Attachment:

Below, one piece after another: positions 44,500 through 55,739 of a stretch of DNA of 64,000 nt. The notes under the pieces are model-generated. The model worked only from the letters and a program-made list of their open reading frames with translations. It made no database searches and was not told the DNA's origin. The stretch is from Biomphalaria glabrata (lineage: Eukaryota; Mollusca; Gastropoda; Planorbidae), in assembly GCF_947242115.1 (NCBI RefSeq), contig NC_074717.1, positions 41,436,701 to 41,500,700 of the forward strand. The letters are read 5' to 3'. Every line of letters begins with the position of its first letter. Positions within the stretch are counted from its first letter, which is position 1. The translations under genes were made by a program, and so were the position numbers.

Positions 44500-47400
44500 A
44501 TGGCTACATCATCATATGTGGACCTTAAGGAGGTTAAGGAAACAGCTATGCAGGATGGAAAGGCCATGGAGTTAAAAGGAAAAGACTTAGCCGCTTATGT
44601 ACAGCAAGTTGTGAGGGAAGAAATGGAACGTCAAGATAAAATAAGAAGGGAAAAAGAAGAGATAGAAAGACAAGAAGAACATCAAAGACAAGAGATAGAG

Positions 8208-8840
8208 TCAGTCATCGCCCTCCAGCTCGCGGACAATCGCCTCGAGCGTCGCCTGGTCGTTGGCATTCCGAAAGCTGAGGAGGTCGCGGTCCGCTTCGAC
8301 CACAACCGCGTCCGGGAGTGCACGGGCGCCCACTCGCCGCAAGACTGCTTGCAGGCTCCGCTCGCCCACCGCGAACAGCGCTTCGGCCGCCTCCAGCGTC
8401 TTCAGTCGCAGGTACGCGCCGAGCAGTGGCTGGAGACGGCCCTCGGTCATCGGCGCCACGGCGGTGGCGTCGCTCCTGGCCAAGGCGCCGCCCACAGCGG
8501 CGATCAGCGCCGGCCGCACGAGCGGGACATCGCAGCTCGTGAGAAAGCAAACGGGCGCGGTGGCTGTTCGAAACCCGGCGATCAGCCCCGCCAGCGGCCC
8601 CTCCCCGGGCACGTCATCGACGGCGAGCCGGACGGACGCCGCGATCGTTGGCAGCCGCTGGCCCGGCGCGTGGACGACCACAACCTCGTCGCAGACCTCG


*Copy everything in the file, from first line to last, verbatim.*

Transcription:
Below, one piece after another: positions 44,500 through 55,739 of a stretch of DNA of 64,000 nt. The notes under the pieces are model-generated. The model worked only from the letters and a program-made list of their open reading frames with translations. It made no database searches and was not told the DNA's origin. The stretch is from Biomphalaria glabrata (lineage: Eukaryota; Mollusca; Gastropoda; Planorbidae), in assembly GCF_947242115.1 (NCBI RefSeq), contig NC_074717.1, positions 41,436,701 to 41,500,700 of the forward strand. The letters are read 5' to 3'. Every line of letters begins with the position of its first letter. Positions within the stretch are counted from its first letter, which is position 1. The translations under genes were made by a program, and so were the position numbers.

Positions 44500-47400
44500 A
44501 TGGCTACATCATCATATGTGGACCTTAAGGAGGTTAAGGAAACAGCTATGCAGGATGGAAAGGCCATGGAGTTAAAAGGAAAAGACTTAGCCGCTTATGT
44601 ACAGCAAGTTGTGAGGGAAGAAATGGAACGTCAAGATAAAATAAGAAGGGAAAAAGAAGAGATAGAAAGACAAGAAGAACATCAAAGACAAGAGATAGAG

Positions 8208-8840
8208 TCAGTCATCGCCCTCCAGCTCGCGGACAATCGCCTCGAGCGTCGCCTGGTCGTTGGCATTCCGAAAGCTGAGGAGGTCGCGGTCCGCTTCGAC
8301 CACAACCGCGTCCGGGAGTGCACGGGCGCCCACTCGCCGCAAGACTGCTTGCAGGCTCCGCTCGCCCACCGCGAACAGCGCTTCGGCCGCCTCCAGCGTC
8401 TTCAGTCGCAGGTACGCGCCGAGCAGTGGCTGGAGACGGCCCTCGGTCATCGGCGCCACGGCGGTGGCGTCGCTCCTGGCCAAGGCGCCGCCCACAGCGG
8501 CGATCAGCGCCGGCCGCACGAGCGGGACATCGCAGCTCGTGAGAAAGCAAACGGGCGCGGTGGCTGTTCGAAACCCGGCGATCAGCCCCGCCAGCGGCCC
8601 CTCCCCGGGCACGTCATCGACGGCGAGCCGGACGGACGCCGCGATCGTTGGCAGCCGCTGGCCCGGCGCGTGGACGACCACAACCTCGTCGCAGACCTCG